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Tune up your credit score for more chance at a good mortgage

Here’s a great article on credit scores and how to keep yours in line……

“By Fiona Anderson”, Sun1-1204463487cjky12

If you’re thinking of getting your first mortgage or you have to renew one, you may be looking forward to the all-time-low mortgage rates now available. But beware, those mortgages — and any mortgage — may be hard to get.

One thing you can do to avoid being left out in the mortgage-less cold is to check your credit score, and make it the best it can be.

Lenders have tightened up their requirements and the government has made it more difficult to get mortgage insurance, said Brian Peterson, president of the Mortgage Brokers Association of British Columbia.

Last summer, the federal government set new guidelines for which mortgages can receive government-backed insurance.

Under the new rules, set out in a Department of Finance backgrounder, the government will no longer insure 40-year mortgages. Also, while zero-down mortgages are still available, the government will only insure 95 per cent of those loans.

The government also set a credit score floor of 620 for potential borrowers, with a limited number of exceptions allowed. (’s major credit-rating agencies use a scale from 300 to 900; the higher the number, the better your credit rating is.)

Peterson said the credit score floor has been reset at 600.

All mortgages in which the loan is more than 80 per cent of the property value require insurance. And lenders now sometimes choose to insure other mortgages at their own expense so they can sell them as part of an asset-backed security, Peterson said.

So while a borrower’s credit score is not the only criterion — lenders also want stable employment and a low debt load — it is an important one.

It’s a score people can improve.

There are two providers of credit scores in , Equifax and TransUnion.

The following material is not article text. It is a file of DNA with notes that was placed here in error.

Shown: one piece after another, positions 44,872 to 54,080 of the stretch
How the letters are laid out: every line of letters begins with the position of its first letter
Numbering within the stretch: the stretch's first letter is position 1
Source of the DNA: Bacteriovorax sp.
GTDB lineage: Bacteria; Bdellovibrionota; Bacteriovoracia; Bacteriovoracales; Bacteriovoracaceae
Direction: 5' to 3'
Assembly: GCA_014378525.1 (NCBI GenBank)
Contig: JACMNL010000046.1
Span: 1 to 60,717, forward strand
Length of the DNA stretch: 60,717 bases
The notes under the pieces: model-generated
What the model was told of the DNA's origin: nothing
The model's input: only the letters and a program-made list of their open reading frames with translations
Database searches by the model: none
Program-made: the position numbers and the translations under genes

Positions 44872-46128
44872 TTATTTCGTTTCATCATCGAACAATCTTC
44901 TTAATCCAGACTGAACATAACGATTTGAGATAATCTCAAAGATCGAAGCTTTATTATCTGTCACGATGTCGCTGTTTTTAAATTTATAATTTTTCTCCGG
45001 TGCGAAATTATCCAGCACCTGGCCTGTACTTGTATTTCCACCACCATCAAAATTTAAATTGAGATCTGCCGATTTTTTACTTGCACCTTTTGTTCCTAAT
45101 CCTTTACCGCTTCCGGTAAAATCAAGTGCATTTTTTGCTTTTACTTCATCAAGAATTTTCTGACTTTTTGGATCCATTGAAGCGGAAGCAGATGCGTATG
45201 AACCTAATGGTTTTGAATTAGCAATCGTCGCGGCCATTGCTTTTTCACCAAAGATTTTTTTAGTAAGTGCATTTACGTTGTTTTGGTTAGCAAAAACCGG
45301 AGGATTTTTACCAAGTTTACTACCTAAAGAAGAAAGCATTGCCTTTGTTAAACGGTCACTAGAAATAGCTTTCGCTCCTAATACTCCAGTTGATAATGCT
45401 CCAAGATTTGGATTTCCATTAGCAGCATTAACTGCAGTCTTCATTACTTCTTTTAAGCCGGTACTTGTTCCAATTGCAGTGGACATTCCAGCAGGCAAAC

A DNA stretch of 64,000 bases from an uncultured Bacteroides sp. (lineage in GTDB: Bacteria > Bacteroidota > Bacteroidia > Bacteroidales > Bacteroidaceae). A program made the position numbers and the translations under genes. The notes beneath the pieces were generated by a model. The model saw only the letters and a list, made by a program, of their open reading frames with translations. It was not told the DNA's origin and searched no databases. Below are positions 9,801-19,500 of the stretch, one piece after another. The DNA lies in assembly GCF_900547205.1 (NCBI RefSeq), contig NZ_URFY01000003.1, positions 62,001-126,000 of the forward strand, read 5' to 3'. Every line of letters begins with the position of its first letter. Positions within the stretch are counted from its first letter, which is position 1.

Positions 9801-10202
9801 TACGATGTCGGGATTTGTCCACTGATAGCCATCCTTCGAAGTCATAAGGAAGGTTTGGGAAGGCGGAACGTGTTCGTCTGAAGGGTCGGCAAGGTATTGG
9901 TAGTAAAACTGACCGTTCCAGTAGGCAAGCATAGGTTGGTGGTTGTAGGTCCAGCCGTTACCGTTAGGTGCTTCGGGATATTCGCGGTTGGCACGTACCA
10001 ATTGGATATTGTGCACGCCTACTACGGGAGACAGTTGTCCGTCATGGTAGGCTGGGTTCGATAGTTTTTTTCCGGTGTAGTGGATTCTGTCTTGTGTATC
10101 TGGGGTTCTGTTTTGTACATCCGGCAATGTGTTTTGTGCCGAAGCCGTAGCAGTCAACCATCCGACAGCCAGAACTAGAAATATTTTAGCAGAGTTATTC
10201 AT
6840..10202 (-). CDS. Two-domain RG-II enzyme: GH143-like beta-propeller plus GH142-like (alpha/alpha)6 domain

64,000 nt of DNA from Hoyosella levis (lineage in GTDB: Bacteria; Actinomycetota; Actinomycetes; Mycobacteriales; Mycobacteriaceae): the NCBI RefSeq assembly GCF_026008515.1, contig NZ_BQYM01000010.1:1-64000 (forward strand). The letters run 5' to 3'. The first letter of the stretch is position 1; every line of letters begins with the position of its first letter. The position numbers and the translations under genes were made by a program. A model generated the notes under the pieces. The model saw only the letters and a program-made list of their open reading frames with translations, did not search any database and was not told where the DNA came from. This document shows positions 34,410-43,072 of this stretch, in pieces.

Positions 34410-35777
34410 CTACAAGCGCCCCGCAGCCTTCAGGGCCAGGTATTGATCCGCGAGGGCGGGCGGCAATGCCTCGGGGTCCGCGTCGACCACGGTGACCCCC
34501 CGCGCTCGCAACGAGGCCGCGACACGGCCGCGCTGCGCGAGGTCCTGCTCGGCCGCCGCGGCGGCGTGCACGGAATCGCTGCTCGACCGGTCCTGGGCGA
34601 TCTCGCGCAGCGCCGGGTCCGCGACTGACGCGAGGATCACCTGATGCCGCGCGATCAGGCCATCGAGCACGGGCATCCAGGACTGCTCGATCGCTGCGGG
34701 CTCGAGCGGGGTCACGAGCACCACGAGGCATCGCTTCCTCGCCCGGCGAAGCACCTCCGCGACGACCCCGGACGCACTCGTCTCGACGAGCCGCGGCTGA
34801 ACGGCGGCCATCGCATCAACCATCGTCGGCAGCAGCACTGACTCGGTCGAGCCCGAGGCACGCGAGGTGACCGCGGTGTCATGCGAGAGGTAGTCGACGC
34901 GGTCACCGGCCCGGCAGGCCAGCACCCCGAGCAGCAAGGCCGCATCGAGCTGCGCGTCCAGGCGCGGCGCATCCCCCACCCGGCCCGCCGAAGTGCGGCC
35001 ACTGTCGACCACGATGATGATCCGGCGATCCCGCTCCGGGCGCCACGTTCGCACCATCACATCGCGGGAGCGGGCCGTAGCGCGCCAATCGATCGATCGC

Tom Reid, director of consumer solutions for TransUnion, has heard about cases where consumers who thought they had a good credit score are being declined for mortgages.

Reid recommends people aim to get their credit scores up to 750, and 47 per cent of Canadians are in that range.

Credit scores are based on reports lenders provide regarding loans they have made and their repayment. Lenders include credit card companies, retailers that have their own credit cards, and banks reporting lines of credit and auto loans.

For a good credit report, payments should be made on time, even if the payment required is small and almost not worth bothering, Reid said. And balances on credit cards should be kept below 50 per cent of the cards’ limit.

Keep applications for credit down to a minimum, except if you are shopping around for the best deal on a big purchase, Reid said. Potential lenders may think you are desperate for credit if you have a number of different companies checking your score at the same time.

Also have a mix of loans and credit cards to show you can manage debt, Reid said.

“It may be easier to manage [one loan] but it doesn’t show lenders that you have the ability to manage other types of credit with potentially higher payment obligations,” he said.

Also, before cancelling a credit card, think about whether keeping it could positively affect your score. If you’ve made the payments on time and have had the card for a while, you may be better off hanging on to it, and not using it. Once you’ve cancelled the card, you’ve also cancelled its positive credit history.

What hasn’t traditionally been included in credit reports is mortgages. But that’s changing with more financial institutions choosing to provide mortgage information, Reid said.

One problem some would-be borrowers may face is a lack of credit history. For them, Reid suggests starting with a credit card from a retailer as they are generally easier to get. Then make sure the payments are made on time.

The longer credit history you have, the better your score, so start early, Reid said.

The Financial Consumer Agency of Canada has helpful information about credit scores — how to read the reports and how to improve them

The Financial Consumer Agency of Canada has helpful information about credit scores — how to read the reports and how to improve them — on its website here. Check out “For Consumers”.



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